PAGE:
“In the past, the only real solution for drug-resistant epilepsy patients was surgery to remove the affected part of the brain,” says Peter Carlen, a senior scientist with the Division of Fundamental Neurobiology at the Toronto Western Research Institute and the lead on the wireless brain stimulation device initiative. “Removing part of the brain comes with complications, sometimes even a loss of function.  Our device could change all of that. We’re creating a new way to prevent seizures that is less invasive, less recovery intensive, and in synch with the type of life we know epilepsy patients want to live.”

Brain stimulation has been used to treat other neurological diseases, such as Parkinson’s disease and depression. But the devices used have been a quality of life issue for patients because they’re wired to cumbersome batteries and require continuous stimulation of the brain. The Carlen group’s device is the first of its kind to be entirely wireless and responsive to brain activity only at the time of a seizure.  The new design will give epilepsy patients more opportunity for an active life.

The device is also being matched with other types of cutting-edge research, such as imaging to pinpoint the exact location of a brain abnormality and research into brain patterns that predict seizure activity. While still in the early stages of development, the device should be ready for human use within three to four years.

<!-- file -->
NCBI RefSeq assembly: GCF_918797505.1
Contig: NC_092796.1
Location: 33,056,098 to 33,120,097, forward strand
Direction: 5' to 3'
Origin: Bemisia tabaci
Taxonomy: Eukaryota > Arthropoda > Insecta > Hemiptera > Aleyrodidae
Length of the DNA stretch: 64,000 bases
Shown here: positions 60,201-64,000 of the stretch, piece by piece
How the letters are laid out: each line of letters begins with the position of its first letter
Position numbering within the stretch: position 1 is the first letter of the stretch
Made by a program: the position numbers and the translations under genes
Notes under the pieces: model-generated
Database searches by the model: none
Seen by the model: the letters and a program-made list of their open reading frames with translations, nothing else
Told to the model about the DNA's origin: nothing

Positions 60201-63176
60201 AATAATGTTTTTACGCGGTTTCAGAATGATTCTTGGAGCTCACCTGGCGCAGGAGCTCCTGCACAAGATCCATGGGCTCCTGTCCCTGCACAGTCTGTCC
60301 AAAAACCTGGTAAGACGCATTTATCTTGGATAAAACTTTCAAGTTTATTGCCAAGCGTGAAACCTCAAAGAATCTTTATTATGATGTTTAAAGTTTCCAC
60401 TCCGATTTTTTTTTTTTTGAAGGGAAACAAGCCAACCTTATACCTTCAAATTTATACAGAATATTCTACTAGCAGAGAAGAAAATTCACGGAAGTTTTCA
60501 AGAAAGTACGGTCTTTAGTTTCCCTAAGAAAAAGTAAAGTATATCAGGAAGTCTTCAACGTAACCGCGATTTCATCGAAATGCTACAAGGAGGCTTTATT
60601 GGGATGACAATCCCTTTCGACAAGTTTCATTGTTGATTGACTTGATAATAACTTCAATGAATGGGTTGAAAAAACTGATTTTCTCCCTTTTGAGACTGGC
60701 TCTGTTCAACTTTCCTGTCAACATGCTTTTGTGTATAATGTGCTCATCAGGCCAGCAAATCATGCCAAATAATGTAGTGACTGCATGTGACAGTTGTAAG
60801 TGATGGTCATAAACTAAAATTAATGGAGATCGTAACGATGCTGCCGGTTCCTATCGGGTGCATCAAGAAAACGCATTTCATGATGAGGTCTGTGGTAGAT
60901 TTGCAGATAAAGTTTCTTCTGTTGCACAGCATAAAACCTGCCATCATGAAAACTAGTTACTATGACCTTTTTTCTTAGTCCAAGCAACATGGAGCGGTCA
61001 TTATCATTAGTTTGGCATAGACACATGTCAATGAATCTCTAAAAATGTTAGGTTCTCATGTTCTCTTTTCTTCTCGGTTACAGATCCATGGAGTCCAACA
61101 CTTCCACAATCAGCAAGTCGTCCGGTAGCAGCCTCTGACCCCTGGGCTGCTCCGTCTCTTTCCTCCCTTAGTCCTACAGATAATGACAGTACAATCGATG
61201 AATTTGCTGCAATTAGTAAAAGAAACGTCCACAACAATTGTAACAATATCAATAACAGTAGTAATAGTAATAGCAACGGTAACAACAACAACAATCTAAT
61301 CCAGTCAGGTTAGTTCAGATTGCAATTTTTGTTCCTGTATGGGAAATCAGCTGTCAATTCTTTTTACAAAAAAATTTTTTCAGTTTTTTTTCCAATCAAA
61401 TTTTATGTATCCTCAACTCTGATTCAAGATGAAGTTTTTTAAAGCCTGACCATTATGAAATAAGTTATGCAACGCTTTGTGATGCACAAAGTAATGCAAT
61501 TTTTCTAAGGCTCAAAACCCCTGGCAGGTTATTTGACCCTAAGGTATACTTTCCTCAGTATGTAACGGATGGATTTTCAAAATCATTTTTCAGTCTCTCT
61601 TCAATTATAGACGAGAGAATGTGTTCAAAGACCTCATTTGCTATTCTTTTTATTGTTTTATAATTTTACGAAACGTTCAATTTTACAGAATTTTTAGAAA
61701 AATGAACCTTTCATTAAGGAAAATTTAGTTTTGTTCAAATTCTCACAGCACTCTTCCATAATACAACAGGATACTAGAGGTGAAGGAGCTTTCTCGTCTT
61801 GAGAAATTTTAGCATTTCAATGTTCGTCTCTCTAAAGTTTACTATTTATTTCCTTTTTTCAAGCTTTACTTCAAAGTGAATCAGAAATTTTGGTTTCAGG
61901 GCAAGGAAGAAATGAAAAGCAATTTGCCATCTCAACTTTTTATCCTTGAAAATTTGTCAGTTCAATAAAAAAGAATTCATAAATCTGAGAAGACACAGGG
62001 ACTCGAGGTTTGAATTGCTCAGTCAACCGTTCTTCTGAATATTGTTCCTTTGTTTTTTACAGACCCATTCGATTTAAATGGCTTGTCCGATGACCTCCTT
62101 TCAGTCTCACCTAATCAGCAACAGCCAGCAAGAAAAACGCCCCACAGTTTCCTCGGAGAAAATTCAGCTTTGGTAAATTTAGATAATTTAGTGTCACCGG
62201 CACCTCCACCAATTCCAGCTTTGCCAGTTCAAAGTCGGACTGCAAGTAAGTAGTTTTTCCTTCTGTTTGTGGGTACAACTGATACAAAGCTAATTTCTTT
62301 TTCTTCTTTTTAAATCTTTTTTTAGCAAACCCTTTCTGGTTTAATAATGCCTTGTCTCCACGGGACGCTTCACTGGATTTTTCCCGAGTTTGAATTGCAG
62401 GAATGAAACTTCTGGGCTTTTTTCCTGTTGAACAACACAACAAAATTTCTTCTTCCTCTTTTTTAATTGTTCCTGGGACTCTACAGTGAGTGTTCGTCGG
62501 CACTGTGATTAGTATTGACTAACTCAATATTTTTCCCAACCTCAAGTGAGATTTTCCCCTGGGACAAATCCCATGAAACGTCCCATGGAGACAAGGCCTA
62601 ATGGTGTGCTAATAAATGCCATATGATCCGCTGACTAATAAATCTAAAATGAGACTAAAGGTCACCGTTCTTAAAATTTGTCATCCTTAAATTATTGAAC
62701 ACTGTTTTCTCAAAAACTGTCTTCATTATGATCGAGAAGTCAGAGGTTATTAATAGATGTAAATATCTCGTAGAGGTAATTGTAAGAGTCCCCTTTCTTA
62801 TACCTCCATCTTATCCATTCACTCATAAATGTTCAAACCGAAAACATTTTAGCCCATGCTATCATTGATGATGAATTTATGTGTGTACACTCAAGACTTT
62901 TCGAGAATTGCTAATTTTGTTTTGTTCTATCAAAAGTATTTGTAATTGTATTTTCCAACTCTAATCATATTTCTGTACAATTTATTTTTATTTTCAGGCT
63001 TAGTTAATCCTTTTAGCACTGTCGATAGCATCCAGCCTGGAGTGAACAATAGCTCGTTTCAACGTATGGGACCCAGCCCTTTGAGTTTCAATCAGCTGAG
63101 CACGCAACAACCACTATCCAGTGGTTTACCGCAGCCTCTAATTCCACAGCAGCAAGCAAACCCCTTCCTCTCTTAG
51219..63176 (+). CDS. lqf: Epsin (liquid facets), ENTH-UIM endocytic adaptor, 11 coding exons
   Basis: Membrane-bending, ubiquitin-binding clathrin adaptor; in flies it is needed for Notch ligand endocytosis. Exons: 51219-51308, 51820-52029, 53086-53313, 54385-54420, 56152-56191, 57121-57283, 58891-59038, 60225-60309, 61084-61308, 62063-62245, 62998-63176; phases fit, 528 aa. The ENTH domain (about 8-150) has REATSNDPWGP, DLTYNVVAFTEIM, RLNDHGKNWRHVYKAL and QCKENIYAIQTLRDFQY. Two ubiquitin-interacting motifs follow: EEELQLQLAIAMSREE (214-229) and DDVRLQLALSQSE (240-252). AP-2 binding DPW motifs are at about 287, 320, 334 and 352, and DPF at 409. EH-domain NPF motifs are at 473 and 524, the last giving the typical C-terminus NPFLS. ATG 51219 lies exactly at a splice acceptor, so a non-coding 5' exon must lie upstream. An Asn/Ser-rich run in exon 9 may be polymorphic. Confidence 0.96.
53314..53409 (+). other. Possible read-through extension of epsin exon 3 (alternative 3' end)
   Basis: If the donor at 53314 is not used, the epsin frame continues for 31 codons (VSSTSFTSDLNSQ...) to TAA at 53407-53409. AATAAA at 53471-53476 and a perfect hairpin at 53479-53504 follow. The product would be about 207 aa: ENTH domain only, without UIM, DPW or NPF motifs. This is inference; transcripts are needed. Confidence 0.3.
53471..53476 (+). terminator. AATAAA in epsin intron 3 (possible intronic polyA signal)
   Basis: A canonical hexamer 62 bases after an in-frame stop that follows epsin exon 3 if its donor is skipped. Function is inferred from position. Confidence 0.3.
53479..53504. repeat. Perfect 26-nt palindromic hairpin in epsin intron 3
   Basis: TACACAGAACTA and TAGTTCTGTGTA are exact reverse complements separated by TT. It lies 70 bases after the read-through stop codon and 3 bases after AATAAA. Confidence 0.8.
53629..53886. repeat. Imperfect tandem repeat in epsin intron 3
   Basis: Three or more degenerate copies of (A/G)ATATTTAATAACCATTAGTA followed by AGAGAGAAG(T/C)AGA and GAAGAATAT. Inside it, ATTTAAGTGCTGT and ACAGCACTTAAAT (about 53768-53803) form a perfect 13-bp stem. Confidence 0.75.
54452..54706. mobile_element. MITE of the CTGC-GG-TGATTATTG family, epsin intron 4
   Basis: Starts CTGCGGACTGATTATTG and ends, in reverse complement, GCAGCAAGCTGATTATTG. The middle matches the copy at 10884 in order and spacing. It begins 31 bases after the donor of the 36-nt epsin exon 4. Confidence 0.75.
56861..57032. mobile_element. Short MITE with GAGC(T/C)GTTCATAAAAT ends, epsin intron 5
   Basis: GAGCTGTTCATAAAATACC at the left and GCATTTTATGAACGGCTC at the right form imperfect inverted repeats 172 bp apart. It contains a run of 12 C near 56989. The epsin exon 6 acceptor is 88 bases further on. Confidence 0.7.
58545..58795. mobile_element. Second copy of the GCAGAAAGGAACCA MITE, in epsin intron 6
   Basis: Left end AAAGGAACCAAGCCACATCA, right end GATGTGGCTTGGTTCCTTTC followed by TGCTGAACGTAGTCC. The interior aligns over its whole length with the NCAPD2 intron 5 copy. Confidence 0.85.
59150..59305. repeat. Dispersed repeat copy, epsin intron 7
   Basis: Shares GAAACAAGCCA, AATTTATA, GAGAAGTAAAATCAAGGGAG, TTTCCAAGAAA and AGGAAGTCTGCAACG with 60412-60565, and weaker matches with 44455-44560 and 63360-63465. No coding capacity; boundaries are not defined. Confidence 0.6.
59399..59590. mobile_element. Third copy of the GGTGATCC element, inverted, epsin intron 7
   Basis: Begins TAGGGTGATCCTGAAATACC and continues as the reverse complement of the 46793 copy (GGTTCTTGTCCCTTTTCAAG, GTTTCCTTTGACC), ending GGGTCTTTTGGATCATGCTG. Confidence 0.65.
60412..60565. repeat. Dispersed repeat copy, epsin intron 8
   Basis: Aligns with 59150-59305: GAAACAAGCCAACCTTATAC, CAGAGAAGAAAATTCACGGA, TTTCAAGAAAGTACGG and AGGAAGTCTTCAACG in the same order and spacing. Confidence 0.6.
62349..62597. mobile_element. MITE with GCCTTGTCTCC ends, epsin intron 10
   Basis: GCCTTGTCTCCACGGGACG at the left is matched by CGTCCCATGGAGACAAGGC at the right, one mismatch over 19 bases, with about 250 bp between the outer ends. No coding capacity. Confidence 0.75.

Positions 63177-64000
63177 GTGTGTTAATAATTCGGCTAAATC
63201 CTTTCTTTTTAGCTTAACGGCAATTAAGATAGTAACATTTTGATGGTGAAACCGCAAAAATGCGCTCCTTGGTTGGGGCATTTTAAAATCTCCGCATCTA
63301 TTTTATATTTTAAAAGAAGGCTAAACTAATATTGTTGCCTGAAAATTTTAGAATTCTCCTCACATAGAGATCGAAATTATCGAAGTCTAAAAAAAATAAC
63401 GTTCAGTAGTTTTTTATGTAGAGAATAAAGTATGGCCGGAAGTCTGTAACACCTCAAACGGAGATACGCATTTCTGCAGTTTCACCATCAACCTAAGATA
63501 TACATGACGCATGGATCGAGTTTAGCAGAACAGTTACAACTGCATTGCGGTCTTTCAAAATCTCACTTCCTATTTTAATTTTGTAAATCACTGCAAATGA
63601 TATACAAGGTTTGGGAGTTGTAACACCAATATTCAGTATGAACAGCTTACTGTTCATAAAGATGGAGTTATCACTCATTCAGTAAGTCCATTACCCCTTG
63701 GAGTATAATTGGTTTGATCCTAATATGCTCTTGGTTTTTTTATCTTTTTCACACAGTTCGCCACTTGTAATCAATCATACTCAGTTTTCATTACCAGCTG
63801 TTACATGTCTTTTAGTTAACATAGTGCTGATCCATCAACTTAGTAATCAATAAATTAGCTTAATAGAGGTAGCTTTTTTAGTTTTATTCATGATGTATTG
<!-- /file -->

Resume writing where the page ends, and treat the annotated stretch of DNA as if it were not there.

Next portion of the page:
Tamzin Jeffs, who lives with epilepsy herself, is the co-founder of SUDEP Aware, an organization that aims to promote knowledge and understanding of SUDEP through education, research and support for affected families. Jeffs’ sister was only 32 years old when she died suddenly from epilepsy, nearly 20 years after her initial diagnosis.

“The best way to reduce the risk of death from epilepsy is to have as few seizures as possible,” says Jeffs.  “We promote regular appointments with a health-care provider, taking seizure medications regularly and reliably, and learning to identify and avoid seizure triggers.  We also advocate for exploring other epilepsy treatments, when medications aren’t enough. A device that’s capable of reducing seizures may not prevent all cases of SUDEP, but it should help reduce the risk, and this can bring some comfort to people with epilepsy and their caregivers.”

“We’re finally looking at epilepsy from every angle,” says Jorge Burneo, an epileptologist at London Health Sciences Centre and Burnham’s co-lead on the OBI Epilepsy Discovery Project.  “It’s about putting our heads and our expertise together to answer the questions we can’t answer through individual research projects.  This is a really exciting time for epilepsy patients in Ontario.”

OBI is seeking ongoing partnership and support for Ontario’s brain researchers and patients.